The Rangers selected Louisiana-Lafayette product Andrew Laughter with their 10th round draft pick on…
Laughter adopts two-seamer
When the Rangers drafted right-handed pitcher Andrew Laughter in the 10th round of the 2007 draft, he became the club's second collegiate closer to be selected. While the first one – third round pick Evan Reed – moved to the starting rotation, Laughter remained in the bullpen.
The Louisiana-Lafayette product worked as a closer for the short-season Spokane Indians and posted 11 saves with a 2.03 ERA in his professional debut. In 31 innings of work, he surrendered 32 hits, walked four, and struck out 32.
With such outstanding numbers, it comes as no surprise that Laughter was satisfied with his first season.
"I had a good experience up in Spokane," said Laughter. "It was a real nice place to play, I had a good host family experience, and the guys on the team were all real nice. It was good. I played pretty well."
Coming off a senior season in which Laugher led his Louisiana-Lafayette club in earned run average (2.80), the Rangers instructed Laughter to continue doing what has made him successful.
"I wasn't really working on much," explained Laughter of his time in Spokane. "Everything was working pretty well for me all summer. I really wasn't working with them on anything specifically. [The Rangers] basically just told me to go out there and throw."
One adjustment Laughter made was to his fastball. After throwing four-seam fastballs in college, Laughter switched to a two-seam fastball shortly after joining the Rangers organization.
"I've always thrown a four-seamer, but when I got to Spokane, I picked up a two-seamer," he said. "I was throwing it in bullpens when I first got up there. They liked it a lot, so my pitching coach Keith Comstock told me how I could incorporate that when I was pitching."
Laughter says he experienced immediate success with the two-seamer, but it took time to figure out exactly how to use it.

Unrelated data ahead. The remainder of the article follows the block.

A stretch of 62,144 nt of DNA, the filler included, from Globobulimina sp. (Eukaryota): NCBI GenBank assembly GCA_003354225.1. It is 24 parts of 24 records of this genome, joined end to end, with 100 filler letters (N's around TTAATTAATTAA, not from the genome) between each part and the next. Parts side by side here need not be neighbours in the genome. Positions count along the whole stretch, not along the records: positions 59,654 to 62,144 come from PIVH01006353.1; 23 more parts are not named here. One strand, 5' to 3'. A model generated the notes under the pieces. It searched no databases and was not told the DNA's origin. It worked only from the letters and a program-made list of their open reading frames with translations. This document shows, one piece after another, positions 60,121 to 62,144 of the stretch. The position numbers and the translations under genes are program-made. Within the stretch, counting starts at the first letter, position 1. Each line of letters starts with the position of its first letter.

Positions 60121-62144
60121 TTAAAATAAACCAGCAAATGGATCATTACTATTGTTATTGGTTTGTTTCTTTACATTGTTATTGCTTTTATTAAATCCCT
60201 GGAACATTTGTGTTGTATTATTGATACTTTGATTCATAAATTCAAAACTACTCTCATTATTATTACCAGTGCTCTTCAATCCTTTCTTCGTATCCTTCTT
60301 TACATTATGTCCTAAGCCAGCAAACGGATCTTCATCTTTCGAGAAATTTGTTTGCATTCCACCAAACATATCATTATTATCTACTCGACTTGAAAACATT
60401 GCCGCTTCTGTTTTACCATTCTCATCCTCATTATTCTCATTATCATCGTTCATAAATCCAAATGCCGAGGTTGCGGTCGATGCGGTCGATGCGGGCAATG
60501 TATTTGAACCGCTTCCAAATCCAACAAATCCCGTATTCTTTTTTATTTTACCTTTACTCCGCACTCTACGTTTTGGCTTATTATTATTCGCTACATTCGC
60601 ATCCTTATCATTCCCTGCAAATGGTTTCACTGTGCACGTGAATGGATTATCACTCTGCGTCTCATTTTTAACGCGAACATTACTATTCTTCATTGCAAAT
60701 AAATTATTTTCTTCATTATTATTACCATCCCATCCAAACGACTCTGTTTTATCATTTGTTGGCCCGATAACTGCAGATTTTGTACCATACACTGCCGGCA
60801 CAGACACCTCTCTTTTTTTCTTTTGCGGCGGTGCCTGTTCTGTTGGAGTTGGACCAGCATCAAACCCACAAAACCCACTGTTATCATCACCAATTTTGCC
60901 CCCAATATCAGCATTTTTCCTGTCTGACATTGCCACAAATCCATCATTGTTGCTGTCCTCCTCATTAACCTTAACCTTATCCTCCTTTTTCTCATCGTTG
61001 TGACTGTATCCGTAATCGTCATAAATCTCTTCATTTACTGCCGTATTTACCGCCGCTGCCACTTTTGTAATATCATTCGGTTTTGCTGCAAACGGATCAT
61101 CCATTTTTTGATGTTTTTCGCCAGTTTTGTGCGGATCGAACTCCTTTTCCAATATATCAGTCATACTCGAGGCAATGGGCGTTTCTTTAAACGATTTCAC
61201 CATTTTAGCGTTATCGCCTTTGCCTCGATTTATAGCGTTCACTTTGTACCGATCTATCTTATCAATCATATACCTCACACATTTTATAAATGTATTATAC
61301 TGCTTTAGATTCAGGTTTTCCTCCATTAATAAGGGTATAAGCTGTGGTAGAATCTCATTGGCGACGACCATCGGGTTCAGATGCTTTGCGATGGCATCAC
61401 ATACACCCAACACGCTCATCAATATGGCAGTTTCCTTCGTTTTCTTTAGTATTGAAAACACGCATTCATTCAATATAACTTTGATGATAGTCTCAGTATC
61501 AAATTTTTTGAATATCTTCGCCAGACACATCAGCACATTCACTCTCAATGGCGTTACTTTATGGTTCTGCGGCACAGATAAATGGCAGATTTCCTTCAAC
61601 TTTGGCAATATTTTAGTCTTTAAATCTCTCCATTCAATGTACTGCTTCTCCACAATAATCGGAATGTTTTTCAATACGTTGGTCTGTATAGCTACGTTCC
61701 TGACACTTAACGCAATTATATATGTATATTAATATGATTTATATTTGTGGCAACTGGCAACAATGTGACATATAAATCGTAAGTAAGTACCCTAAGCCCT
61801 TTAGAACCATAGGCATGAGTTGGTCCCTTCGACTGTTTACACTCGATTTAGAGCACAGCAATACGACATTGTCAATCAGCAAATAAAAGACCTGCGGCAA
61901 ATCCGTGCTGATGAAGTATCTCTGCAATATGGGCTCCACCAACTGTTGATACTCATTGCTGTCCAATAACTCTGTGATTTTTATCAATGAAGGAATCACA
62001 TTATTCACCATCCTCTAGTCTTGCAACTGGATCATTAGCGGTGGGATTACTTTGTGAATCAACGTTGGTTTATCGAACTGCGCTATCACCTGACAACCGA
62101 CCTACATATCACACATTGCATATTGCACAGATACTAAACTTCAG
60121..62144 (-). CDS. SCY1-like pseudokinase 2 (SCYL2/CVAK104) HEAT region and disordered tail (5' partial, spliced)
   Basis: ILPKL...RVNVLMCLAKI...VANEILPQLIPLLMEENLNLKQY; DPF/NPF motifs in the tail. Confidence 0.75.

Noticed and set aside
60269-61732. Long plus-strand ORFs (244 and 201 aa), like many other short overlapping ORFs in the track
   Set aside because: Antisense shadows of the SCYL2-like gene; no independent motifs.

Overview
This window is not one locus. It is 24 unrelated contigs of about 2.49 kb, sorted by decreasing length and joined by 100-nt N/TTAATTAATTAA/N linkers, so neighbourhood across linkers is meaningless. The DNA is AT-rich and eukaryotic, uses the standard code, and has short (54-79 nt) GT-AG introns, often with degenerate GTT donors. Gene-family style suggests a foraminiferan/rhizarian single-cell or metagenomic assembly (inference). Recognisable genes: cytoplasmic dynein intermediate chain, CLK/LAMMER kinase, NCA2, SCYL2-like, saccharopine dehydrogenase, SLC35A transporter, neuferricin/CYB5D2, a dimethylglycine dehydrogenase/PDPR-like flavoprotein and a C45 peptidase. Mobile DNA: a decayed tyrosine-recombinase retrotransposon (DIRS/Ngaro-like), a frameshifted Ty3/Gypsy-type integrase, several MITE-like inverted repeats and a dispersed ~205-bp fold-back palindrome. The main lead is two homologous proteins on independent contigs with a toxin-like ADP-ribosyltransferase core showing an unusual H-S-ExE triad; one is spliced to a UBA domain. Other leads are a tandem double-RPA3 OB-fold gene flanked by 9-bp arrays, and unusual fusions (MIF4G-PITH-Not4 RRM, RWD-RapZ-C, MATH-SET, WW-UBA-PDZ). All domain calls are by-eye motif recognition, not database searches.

"It took some time to figure out how to use it and what situations to use it in," said Laughter. "But as far as what the pitch was doing, it was pretty much there for me the whole time."
Another focus of Laughter's was being able to consistently throw first-pitch strikes. Though the 6-foot-4 righty hasn't always made it a priority, he has begun to learn the value of throwing strikes.
"As of recently – as in the past couple of years – I've noticed my success rate is so much higher when I throw strikes early," he said. "I'd rather see them hit the ball and get a base hit than me walk somebody."
Laughter – who features a fastball, a slider, and a changeup – plans to focus on the development of his change-of-pace when he reports to Fall Instructional League later this month.
"I think we're going to work on my changeup a lot," explained Laughter. "I've thrown it for years now, but never really on a consistent basis. I have never really used it because it's not a real effective pitch for me. I don't really have a great feel for it."
However, the reliever doesn't expect to log many innings this offseason.
"[The Rangers] told me I'm not going to throw a whole lot when I go in there," he said. "I'm just going to throw some bullpens and maybe a couple of innings in games."
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